Data-driven personalisation has gone from something consumers were distrustful of, to a relationship-defining expectation in a matter of years. How can you harness customer data to deliver personalised, valuable experiences that drive customer loyalty?

It’s fair to say that Netflix has done a lot of the heavy lifting in changing consumer sentiment around personalisation by showing customers how data-driven personalisation can make their lives easier. 

Avid streamers the world over are more than happy to agree to Netflix monitoring their viewing behaviours in exchange for highly relevant recommendations that save the customer time scrolling through hundreds of titles. 
More than simply changing customer sentiment toward personalisation, the Netflix factor has seen customers come to expect data-driven personalisation to augment their buying or servicing experiences. 

Provided the brand can offer value in exchange for personal data and insight, the consumer is happy to oblige. Value to these consumers is anything that saves them time, effort or money. Failure to deliver on the value exchange will often result in the customer retreating to a competitor who can deliver on that value. 


An Acquia study found that 90% of customers agreed that they would be more loyal to a brand that showed they really understood them and what they were looking for.

The flow-on effect these consumer expectations have is far reaching. 10 years ago, as consumers we would compare apples to apples. Shopping experiences would be compared with like-businesses and other shops; maybe shops that sold different items, but rarely would a consumer compare their apple with an orange from another vertical.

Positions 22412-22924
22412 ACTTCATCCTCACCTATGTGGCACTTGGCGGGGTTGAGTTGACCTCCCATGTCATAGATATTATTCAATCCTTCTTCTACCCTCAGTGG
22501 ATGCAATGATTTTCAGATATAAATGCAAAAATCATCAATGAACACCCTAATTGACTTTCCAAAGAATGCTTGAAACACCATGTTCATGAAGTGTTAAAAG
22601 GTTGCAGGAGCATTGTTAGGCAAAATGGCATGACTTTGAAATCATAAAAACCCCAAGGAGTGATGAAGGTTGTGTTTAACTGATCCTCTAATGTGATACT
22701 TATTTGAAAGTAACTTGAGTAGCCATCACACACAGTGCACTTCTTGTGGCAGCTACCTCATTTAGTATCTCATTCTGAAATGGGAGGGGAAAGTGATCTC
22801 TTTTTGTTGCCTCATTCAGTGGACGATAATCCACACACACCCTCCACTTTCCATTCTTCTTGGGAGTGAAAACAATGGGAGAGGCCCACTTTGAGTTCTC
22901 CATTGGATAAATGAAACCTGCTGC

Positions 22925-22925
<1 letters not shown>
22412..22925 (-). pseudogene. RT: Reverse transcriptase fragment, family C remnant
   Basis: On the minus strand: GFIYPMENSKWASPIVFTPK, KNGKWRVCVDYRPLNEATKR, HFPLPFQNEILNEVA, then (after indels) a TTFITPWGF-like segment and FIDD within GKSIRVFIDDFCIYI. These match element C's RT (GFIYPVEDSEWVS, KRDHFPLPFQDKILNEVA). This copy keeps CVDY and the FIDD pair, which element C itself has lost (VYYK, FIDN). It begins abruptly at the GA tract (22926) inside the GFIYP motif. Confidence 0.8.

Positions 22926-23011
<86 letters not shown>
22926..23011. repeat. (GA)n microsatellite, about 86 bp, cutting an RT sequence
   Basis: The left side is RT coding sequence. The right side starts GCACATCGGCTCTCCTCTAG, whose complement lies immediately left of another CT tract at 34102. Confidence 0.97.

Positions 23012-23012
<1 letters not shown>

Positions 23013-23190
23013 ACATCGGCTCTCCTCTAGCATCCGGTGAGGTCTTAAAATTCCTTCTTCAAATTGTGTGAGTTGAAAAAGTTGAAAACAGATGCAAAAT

Today, consumers are comparing apples with just about any other item that delivers a better experience. We’re all looking for the Uber experience – a quick, simple and convenient way to get from A to B without friction and unnecessary steps. Uber delivers on their commitment and the result has most consumers comparing that experience with other experiences they have with brands. Initially larger brands, but increasingly smaller brands and interactions.


Personalisation & Data

As we touched on earlier, the agreement a consumer enters into with a brand to exchange data for convenience needs to deliver them with a positive return on investment (ROI). With the development of Europe’s GDPR, countries like Australia are swiftly moving to develop their own data security frameworks to ensure consumers are in control of the what and how of their personal data. The result of customers having more influence over the collection of their data means it is easier than ever before for customers to refuse to share their data, and they will do so where there is no value exchange.

In a recent report, 60% of respondents said that “Brands do not do a good job using my personal preferences to predict my needs.”

Brands will need to review their value proposition to their customer in exchange for access to their data. 

How will the data you collect be utilised to add value to the customers life? Highly relevant product recommendations? Timely incentives on their favourite services? A quicker checkout experience?